It must be nice to retire at the young age of 27. In turns out that in doll years, however, 27 is ancient. I recently learned that Molly McIntire, one of the fictional girls of the American Girl series and accompanying line of dolls and accessories, is being retired. That means that Molly and her whole line of merchandise will no longer be available.
I’m not shocked that Molly has been retired. Since Mattel purchased Pleasant Company (the makers of the American Girls) back in 1998, several of the historical girls have been retired. But Molly was the last of the originals. The first three American Girls in print and in doll form were Kirsten, Samantha, and Molly. Now all of them have faded into the archives.
Upon hearing the news of the demise of all three original American Girls, I was struck with a sudden case of nostalgia. And then I had to check myself. A woman I highly respect once told me that nostalgia is often tainted with bias and misremembered moments, and thus can be a dangerous thing. I decided that I had to examine my own nostalgia and investigate whether or not these historical American Girls were really as amazing as I remembered them to be. Sure, I adored the books as a little girl, but did they truly set an example of independent girlhood?
Before I talk about my experience re-reading some of the American Girl books, I want to be completely transparent about some parameters I set for myself as I embarked upon this re-reading experience:
- I would look at only the first books in the six book series (the “Meet ____” books), and only from the first three fictional girls that were introduced: Kirsten, Samantha, and Molly.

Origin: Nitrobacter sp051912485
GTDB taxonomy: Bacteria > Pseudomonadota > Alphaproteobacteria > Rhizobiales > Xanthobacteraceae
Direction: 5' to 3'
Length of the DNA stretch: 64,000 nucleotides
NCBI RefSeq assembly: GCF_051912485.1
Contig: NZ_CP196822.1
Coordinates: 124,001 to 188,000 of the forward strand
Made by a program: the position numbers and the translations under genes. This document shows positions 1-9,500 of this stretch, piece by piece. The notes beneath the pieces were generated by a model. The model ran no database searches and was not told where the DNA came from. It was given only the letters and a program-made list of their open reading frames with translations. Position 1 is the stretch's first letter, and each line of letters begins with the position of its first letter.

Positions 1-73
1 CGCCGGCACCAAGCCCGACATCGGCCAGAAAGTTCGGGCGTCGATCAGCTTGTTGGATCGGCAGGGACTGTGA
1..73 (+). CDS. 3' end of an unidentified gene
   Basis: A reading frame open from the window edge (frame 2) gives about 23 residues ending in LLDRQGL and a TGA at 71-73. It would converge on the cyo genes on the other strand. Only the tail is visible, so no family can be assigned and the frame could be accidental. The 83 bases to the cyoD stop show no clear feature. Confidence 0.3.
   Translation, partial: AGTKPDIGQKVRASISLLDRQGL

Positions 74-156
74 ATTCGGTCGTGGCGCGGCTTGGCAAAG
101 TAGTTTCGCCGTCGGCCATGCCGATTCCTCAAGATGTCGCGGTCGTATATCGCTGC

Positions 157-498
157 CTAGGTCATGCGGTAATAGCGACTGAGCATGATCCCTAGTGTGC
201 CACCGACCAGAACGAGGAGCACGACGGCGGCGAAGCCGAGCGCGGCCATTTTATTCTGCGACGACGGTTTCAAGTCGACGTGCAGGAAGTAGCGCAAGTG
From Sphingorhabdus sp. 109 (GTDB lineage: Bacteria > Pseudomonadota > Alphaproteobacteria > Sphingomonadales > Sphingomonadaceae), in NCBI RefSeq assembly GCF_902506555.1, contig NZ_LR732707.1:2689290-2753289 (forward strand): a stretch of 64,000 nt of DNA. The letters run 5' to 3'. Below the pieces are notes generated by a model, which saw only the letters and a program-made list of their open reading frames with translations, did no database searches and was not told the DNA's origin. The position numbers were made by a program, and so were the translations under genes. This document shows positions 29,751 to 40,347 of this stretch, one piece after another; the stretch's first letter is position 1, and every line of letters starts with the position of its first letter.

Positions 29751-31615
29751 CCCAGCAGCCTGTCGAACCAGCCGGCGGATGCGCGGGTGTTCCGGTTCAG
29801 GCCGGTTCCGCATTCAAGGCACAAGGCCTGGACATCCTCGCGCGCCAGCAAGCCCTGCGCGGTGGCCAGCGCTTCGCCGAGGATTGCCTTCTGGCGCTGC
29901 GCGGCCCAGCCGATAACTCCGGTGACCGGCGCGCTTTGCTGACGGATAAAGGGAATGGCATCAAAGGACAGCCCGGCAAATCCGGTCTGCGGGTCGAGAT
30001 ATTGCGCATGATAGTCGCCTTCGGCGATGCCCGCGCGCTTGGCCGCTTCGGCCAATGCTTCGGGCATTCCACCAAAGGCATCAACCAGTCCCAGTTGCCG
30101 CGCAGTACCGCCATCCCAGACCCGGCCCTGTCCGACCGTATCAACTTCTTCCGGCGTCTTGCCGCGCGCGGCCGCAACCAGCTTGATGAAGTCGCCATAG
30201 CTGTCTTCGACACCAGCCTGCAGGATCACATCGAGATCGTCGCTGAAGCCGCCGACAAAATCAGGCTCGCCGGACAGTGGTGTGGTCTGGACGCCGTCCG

- I would do my darnedest to try to examine the books separate from the dolls and accessories. This was tough, because my memories of Kirsten are tied up with the doll and the scenarios I imagined while playing with her. I recognize that the dolls and their accompanying lines of historical props and clothing were (and still are) expensive. Owning an American Girl doll was definitely a 1990s marker of a certain socioeconomic status. And even though I was fortunate to own an American Girl doll, I originally read all of the books at my school library. So did many of the girls in my class, even if they didn’t have one of the dolls. I was curious about how the girls were presented solely in the book series. Did they exhibit Slatebreaking traits? What may be problematic about the books now that I’m reading them through a different lens? Can the books stand independent from the dolls as stories about interesting fictional girls?
Ok, folks. Here’s what I discovered.
Meet Kirsten: I am heartbroken. This was a seriously disappointing re-reading experience. Kirsten isn’t cool at all in this book. The book is focused on depicting her family’s experience moving to the United States from their home country of Sweden. The book does lay the foundation for the rest of the series, when Kirsten has to navigate cultural differences in her new home of Minnesota. But Kirsten is unfortunately rather passive in this story. She mostly observes her surroundings and misses her doll (which had to be left behind in a trunk). Even when her best friend dies of cholera, Kirsten is numb. She has a quieter personality than the other original American Girls. Maybe that’s why I liked her so much when I was younger. I was a quiet observer type. Perhaps that’s what I saw and admired in Kirsten.